Night landscapes aren’t as common as daylight ones for obvious reasons.
I love them. There is something borderless about paintings of the night sky. Sharp edges tend to destroy the illusion. Silhouettes and shadows meld into one by moonlight.
Moonlight on the Bruges Canal by Charles Warren Eaton. A beautiful tonalist work.
Lisière de Bois by Jean-Baptiste-Camille Corot and Moonrise by Robert Macauley Stevenson.
A painting I can’t find the title to from Franz Sedlacek. Google him. His work is odd and all over the place. If the internet is informing me correctly, his work is a mix of Bosch, Fantastic Planet, Goya, pop surrealism and Magritte. It’s confusing me in a pleasant way.
Moonlight Ring by Henry Prellwitz and Moonrise by Stanislaw Maslowski.
Looking at these is like seeing the afterimage of a brighter day behind your eyelids, after rubbing them, laying in bed staring at the ceiling in the dark.
Star and Siberia by Alphonse Mucha.
My plan for a while has been to blog about local art I find in Asheville, and not just from white walled exhibitions. There is a lot going on here. Most businesses seem to try to incorporate local art into their decor. Below are some pieces I’ve seen on display at Harvest Records, a local indie record shop near my place in West Asheville. It took me a while to figure out who the artist was. There wasn’t any attribution tags below the works which was a bit frustrating. Maybe if I was truly a local I’d already know who she was. I stumbled across her work looking at other local profiles on instagram. She goes by Alligoodart and you can see more of her work on her instagram feed. I’m going to go out on a limb and assume her name is Alli Good.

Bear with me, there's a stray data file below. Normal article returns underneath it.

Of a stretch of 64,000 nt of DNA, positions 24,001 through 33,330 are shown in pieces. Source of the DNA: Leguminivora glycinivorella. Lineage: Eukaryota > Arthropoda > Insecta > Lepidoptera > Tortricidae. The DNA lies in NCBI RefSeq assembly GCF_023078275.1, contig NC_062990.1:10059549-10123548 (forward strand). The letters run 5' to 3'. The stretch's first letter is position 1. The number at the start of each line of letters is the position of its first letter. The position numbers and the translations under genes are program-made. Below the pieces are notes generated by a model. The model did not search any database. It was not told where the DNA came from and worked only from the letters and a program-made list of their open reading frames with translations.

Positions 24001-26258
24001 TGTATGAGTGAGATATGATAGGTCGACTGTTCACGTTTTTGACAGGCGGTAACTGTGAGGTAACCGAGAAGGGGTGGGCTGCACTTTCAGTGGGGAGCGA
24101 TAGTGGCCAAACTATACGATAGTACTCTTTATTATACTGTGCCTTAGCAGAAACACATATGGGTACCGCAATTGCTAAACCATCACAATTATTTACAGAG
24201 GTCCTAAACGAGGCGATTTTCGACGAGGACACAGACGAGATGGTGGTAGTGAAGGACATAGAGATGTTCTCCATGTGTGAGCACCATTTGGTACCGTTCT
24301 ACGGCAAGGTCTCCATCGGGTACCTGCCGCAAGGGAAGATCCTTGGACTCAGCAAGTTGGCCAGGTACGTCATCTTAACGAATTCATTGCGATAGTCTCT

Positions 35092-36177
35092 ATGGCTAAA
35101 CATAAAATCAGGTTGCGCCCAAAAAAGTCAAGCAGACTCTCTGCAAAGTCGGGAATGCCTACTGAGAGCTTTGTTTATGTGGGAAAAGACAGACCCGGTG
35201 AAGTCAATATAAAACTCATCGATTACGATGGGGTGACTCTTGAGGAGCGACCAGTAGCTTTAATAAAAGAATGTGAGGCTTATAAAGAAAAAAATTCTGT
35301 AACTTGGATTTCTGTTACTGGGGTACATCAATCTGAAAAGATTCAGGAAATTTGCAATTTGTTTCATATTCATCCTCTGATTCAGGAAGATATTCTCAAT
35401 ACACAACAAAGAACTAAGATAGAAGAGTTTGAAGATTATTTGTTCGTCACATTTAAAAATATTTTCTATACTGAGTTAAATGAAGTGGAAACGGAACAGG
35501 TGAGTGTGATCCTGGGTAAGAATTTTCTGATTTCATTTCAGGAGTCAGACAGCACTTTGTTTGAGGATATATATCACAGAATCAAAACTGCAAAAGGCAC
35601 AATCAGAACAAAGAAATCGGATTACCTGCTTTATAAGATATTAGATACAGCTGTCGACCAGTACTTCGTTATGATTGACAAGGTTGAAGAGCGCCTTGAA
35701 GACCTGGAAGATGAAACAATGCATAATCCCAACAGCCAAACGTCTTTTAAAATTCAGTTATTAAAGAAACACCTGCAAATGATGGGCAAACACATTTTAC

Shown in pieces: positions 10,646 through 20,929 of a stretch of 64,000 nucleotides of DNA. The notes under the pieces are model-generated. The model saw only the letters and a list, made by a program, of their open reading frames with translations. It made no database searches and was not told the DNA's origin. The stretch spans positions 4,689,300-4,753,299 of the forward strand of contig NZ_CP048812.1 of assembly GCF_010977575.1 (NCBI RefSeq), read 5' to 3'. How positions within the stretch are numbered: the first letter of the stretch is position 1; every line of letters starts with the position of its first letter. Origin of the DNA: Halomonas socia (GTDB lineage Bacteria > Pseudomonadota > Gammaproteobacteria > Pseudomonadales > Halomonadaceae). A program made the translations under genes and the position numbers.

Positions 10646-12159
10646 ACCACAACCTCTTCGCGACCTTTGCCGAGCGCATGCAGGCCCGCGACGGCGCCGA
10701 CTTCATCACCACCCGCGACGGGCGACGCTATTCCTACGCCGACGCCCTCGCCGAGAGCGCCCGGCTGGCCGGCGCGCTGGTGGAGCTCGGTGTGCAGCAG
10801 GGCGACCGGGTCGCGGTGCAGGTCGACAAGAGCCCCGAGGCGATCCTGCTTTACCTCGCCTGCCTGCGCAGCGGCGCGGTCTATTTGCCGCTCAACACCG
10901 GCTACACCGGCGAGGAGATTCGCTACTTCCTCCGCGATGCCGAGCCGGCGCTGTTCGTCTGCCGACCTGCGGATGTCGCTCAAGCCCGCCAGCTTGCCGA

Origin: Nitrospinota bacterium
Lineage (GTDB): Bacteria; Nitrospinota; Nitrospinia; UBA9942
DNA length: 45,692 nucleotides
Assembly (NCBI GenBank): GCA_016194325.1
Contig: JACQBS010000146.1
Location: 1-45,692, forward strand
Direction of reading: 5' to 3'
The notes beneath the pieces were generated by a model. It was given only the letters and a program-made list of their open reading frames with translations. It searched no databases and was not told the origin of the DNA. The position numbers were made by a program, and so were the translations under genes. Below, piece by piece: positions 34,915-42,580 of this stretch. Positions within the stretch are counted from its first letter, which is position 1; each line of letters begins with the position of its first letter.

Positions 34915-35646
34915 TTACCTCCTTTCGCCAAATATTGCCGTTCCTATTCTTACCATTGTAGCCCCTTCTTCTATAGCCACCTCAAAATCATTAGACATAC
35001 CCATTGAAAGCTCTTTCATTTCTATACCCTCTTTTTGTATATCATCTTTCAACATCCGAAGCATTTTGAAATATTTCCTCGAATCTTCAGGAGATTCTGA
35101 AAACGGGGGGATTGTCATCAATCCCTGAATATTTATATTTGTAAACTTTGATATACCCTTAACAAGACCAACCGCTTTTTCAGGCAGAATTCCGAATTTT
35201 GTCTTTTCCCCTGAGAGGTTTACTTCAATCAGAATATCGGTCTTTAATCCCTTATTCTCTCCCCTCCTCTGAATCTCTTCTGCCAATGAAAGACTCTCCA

It’s interesting to me that I immediately had the gut assumption that this work was created by a man. The grotesque stylization and bright, acidic colors are things I associate with male artists. It reminded me of work by Ryan Heshka, Travis Lampe, and Gary Basemen, but then I realized another artist it reminded me of was Camilla Rose Garcia, a woman, not exactly of course, but they are all in the same extended family. The detail on the turtle necks, painted patterns of strawberries and cherries, should have clued me into the work being created by a woman. I remember growing up wearing such things usually paired with too tight corduroy pants.